Prévost´s story about Manon Lescaut is an early Eighteenth Century romance that inspired Nineteenth Century opera composers. The girl is sensual, quite young and beautiful, the Chevalier Des Grieux rescues her both from the convent and an old seducer, but the attraction of splendor leads her astray and she will live in a palace with a rich protector. Eventually, Des Grieux has her back, but she will pay dearly: she is condemned to prison in the colonies , falls ill and dies in the arms of her lover. In his charming opera Daniel Auber accentuates the lightness rather than the drama, but in the much better known "Manon" by Massenet the comedy of the initial acts becomes gradually more dramatic, though never losing its refined Gallic air. In Puccini´s 1893 "Manon Lescaut", his first success, there is less comedy and the drama becomes stark already in the final minutes of the Second Act. And the style of the music is clearly Italian and even verista. In Massenet´s version the libretto makes Manon die in Le Havre; in Puccini there is a scene at that port in which he tries to liberate Manon but fails; however, he appeals to the captain to take him on and he goes with her to New Orleans. And the final act takes place in a wasteland, for they are fugitives. There´s no wasteland near that city in real geography, but no matter, the libretto says so; she dies there, and so will probably be the destiny of Des Grieux, though we are not told. No less than four librettists labored on the libretto for Puccini, not a good thing for there are too many styles of writing and it shows. Nevertheless, the composer made a giant jump from his "Edgar", very uneven and with a truly bad libretto. Here the passionate melody, the feel for character and the skillful harmony, plus the colorful orchestration, make "Manon Lescaut" the first Puccini opera that has remained in the repertoire. In fact, this year we will see it at the Avenida in the season of Buenos Aires Lírica. The Metropolitan Opera´s HD Live performances are seen at the Teatro El Nacional and presented by the Fundación Beethoven, and by now they are a yearly and very welcome feature, for we see many artists that don´t visit the Colón with good sound and image. The protagonists dominate "Manon Lescaut", for she and even more Des Grieux have long parts with several arias and duets, and the flank roles add little. When it was announced, Jonas Kaufmann was supposed to sing the Chevalier, and as he has recorded it with Kristine Opalais (the Met´s Manon) I was looking forward to their joint interpretation. Unfortunately, Kaufmann fell ill; fortunately, Roberto Alagna learnt the role in record time and partnered the soprano. And although I deeply admire Kaufmann, truly Alagna was a splendid Des Grieux. In excellent voice, he showed a complete command of the part and acted with conviction. A veteran of a hundred Met performances, he is a stalwart tenor. This was the first time I had a chance to appreciate the art of Latvian soprano Kristine Opalais. Born in 1979, at 37 she looks gorgeous, with as fine legs as any model, and although both artists are far from the age of their characters (Manon only 18, Des Grieux in his early Twenties) they prove to be quite believable. She has made a specialty of Puccini roles, and in fact the next date of this series couples them in "Madama Butterfly". In Manon looks certainly help, but Opalais is also a gifted actress and sings with a fine expansive voice; she has a natural feeling for Puccini´s long lines and a communicative warmth that is crucial in these parts. The timbre isn´t particularly individual, and sometimes she is slightly under the note in her high range, but she remains quite a find and is having an important career. Manon's brother, Lescaut, was sung correctly but with too much vibrato by Massimo Cavalletti. Geronte, the old seducer, was perfectly sung and acted by bass Brindley Sherratt. The others were in the picture. Fabio Luisi is the Met´s Principal Conductor and he has just been named to very important posts, for he will be Zurich Opera's Musical Director and has also taken over the Maggio Musicale Fiorentino. He deserves them for he combines fine technical control with a sense of color and phrasing that makes his conducting dynamic and expressive. And of course the Met's Orchestra is admirable. So is the Choir. Alas, the Met is cutting corners with coproductions with Europe, in this case the Festival Hall Baden/Baden, and that comes with the distortion that nowadays pervades opera in that continent. Producer Richard Eyre has had the absurd idea of moving this staging to 1941 occupied France, thus ruining a lot of what happens, mixing the German soldiers with the joyful crowd of the First Act or the prisoners at Le Havre. Curiously, the Spanish translation of the libretto had distortions of its own, the stagecoach becoming a train! The stage designs (Rob Howell) had their faults in the three initial acts, but became ridiculous in the Fourth, where the "wasteland" was replaced by the uncomfortable ruins of a city. The costumes (Fotini Dimou) at least allowed Manon to be sexy. For Buenos Aires Herald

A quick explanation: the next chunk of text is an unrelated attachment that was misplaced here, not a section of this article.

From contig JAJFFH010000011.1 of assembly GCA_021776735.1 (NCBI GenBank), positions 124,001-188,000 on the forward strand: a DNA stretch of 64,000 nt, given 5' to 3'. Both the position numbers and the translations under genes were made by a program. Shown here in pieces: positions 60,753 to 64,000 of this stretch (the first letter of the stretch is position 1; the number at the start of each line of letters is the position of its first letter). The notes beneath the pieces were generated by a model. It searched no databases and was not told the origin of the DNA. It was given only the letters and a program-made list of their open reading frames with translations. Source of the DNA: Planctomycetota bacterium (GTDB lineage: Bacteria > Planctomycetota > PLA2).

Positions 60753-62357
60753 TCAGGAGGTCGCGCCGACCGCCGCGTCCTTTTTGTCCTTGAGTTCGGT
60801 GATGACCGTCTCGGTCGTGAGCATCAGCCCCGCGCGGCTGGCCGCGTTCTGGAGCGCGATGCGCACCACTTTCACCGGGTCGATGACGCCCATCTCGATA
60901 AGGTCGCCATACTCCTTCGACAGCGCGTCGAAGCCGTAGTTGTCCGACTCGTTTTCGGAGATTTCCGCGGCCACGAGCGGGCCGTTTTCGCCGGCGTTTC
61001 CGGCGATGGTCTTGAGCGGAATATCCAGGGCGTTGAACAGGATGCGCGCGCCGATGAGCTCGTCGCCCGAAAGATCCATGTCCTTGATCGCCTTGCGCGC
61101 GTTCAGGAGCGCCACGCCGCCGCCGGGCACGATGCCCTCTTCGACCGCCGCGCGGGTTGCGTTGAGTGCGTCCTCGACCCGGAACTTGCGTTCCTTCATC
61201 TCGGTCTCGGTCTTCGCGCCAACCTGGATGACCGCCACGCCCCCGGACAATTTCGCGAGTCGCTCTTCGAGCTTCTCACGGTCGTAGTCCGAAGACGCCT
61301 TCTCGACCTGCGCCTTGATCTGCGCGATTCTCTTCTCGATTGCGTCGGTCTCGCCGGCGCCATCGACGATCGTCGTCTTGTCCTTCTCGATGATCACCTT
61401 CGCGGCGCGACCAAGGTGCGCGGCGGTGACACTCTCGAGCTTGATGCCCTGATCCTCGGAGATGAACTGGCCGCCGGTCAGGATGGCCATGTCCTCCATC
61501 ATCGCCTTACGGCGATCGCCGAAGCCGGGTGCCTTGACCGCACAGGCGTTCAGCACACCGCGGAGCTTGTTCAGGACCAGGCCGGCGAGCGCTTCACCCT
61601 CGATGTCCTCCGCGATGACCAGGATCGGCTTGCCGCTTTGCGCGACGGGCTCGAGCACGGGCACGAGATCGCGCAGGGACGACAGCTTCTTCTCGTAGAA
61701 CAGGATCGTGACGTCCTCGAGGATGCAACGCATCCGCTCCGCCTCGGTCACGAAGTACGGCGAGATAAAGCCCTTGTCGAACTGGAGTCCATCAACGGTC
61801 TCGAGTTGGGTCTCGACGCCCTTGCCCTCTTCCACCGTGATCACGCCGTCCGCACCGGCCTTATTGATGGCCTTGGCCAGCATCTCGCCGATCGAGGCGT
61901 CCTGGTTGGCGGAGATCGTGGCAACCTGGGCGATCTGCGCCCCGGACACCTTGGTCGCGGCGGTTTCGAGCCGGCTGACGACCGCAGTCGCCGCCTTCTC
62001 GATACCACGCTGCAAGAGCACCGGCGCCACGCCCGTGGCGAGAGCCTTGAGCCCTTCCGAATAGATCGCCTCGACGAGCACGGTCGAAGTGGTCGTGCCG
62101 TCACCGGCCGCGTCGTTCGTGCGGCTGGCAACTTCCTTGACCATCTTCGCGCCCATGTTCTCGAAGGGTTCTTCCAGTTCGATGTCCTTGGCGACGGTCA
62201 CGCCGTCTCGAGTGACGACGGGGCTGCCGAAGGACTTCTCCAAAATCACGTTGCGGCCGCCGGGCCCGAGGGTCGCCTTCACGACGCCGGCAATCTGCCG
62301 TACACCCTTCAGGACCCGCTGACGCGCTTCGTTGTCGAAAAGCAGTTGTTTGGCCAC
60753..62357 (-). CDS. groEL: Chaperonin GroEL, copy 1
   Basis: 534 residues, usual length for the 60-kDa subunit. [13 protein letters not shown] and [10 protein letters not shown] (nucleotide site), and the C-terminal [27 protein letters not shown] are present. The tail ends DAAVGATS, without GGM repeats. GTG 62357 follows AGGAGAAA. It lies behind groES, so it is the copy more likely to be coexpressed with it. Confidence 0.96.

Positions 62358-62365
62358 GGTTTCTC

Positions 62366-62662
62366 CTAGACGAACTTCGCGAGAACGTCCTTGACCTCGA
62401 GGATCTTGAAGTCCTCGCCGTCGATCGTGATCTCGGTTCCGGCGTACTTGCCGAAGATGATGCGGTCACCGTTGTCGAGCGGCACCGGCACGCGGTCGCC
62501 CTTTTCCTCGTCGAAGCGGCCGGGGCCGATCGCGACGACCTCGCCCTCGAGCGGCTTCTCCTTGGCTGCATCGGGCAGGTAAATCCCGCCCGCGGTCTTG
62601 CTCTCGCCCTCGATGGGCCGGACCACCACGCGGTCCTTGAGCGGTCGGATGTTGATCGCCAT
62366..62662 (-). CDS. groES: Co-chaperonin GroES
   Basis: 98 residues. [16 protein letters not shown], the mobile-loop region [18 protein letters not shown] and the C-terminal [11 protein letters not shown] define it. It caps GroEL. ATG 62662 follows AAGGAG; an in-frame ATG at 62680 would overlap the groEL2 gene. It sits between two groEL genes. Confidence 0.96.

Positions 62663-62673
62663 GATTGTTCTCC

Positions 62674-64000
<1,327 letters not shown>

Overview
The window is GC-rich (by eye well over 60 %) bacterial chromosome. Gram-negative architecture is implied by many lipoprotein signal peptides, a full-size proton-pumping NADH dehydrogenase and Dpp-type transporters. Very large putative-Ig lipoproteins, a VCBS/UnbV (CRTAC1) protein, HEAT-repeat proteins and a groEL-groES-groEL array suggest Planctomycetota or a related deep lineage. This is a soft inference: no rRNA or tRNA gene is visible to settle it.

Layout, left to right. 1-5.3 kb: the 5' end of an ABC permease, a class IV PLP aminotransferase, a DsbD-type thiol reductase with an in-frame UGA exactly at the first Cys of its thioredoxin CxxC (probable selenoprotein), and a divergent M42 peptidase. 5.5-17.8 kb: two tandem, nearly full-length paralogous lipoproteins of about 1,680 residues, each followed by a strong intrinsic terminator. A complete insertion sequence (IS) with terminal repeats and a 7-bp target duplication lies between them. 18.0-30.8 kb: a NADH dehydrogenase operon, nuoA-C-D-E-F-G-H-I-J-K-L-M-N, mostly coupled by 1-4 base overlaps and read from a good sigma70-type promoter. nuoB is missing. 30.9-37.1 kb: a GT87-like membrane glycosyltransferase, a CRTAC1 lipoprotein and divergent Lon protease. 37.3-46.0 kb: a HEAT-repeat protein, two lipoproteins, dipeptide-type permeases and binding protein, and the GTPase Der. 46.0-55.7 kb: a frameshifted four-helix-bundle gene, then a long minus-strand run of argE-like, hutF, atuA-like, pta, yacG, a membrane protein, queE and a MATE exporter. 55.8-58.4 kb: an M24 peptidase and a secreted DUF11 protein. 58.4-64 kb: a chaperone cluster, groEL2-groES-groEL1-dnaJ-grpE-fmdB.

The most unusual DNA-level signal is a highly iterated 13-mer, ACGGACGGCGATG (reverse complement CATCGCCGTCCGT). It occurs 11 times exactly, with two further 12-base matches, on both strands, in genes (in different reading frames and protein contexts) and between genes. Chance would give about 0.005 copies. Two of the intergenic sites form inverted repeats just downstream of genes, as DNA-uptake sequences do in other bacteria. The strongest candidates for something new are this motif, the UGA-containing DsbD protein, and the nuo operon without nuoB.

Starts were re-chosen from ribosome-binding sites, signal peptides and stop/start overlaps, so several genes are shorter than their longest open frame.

Cavalleria Rusticana Pagliacci - Metropolitan Opera, 2/6/2016 Urmana, Costa-Jackson, Lee, Maestri / Luisi Frittoli, Berti, Gagnidze, Lavrov, Stevenson / Luisi This David McVicar production, the under-recognized success of last season, returned with some cast changes in 2016. In its original run, George Gagnidze sang both baritone leads and Marcelo Alvarez sang both tenor leads, which was a neat but unrevealing stunt. Here there was no duplication, just two groups singing to strong effect. McVicar's Cav is revelatory from its very start. The circle of chairs that form the initial scene suggest, as no literal staging has done, the mutual examination and ever-imminent rivalries of a one-square town. Everyone snoops, everyone is jealous... until the circle dissolves into daily bustle. Eventually the dangerous all-human circle is transformed in the Easter service into a pure, singing whole: the adoring ordered ranks facing the divine sign before them (in joy) instead of each other (in potential rivalry). But the fallen girl Santuzza's (self?) exclusion holds the tension of the setup just outside the church, and as she's reabsorbed into the scene it forms, in Mama Lucia's tavern, into small groups with that original danger now again close. And, rivalry now enflamed by Santuzza (carrying out her own, non-face-to-face rivalry with the walk-on Lola), the men circle again as Turridu's group faces Alfio's before their offstage duel. The crowd shapes, all by themselves, reflect at every point the tension of the tale, and McVicar's minimalization of other visual elements (including the color palette) give this part of the double-bill a primal character. The latter part - Pag - is quite different in style, and the meaning of the shift didn't become clear to me in the show's original run last season. In this revival, absent cast crossover between halves, it's obvious: the bare-bones human scene of the first part has acquired a self-reflective layer, the play-within-a-play that dominates the opera and production. It begins in the prologue, where Tonio appears as emcee (with mic) before what's later revealed to be the troupe's show curtain, and as the curtain rises on apparently the same town square a half-century after Cav we see more mess, more color... and the electrical and telephone wires that signal modernity. In this new world, the troupe's truck and its stage occupy and expand the Cav-era altarpiece's position in the community: center, focus, and maintainer of its peace. This centerpiece, of course, moves. It reflects and makes light of the viewers' rivalries and frustrations rather than just dissolving them for a time. And perhaps because of this there's a more pervasive peace and relaxation in the town. The locals sit in orderly rows facing the performance, but before then even the troupe's arrival is enough for a festive welcome. (Of course, the performance is going on even during this welcome, as the silent members of the troupe, in a very nice addition by McVicar, help unload and unpack the truck Three Stooges-style.) But those who don't get to watch the show - primarily Canio and Tonio, more or less analogous in their rivalries to Alfio and Santuzza respectively - still feel the old poisons of jealousy and envy. * * * Roberto Alagna was originally scheduled to sing Canio in this run, before Kaufmann's cancellation from Manon Lescaut pulled him into that dud. His replacement was Marco Berti, whose work in the radio matinee seems to have elicited some negative responses. Now in Verdi his lopsided force-to-refinement ratio can certainly be faulted, but in the house, in this less orderly context, the huge unfettered sound of his despair made for a great and appreciated success. Call him "Barco Merti" if you like, but with affection. The scale of Berti's work matched, as an Alagna success would have not, that of the night's most thorough success - spinto tenor Yonghoon Lee as Turridu in the double bill's opener. With veteran mezzo-turned-dramatic soprano Violeta Urmana now hindered by declining high notes as well as her characteristically deliberate, longer-time-scale approach that works better in Wagner, it's left to Lee to convey the urgency of the story. This he did magnificently, making the climax of the action - Turridu's farewell to his mother - the emotional and sonic climax as well. All others did their bit effectively as well - not least Marty Keiser, Andy Sapora, and Joshua Wynter, who reprised their actual (silent) clowning in Pag from last season's original run.
Great opera singers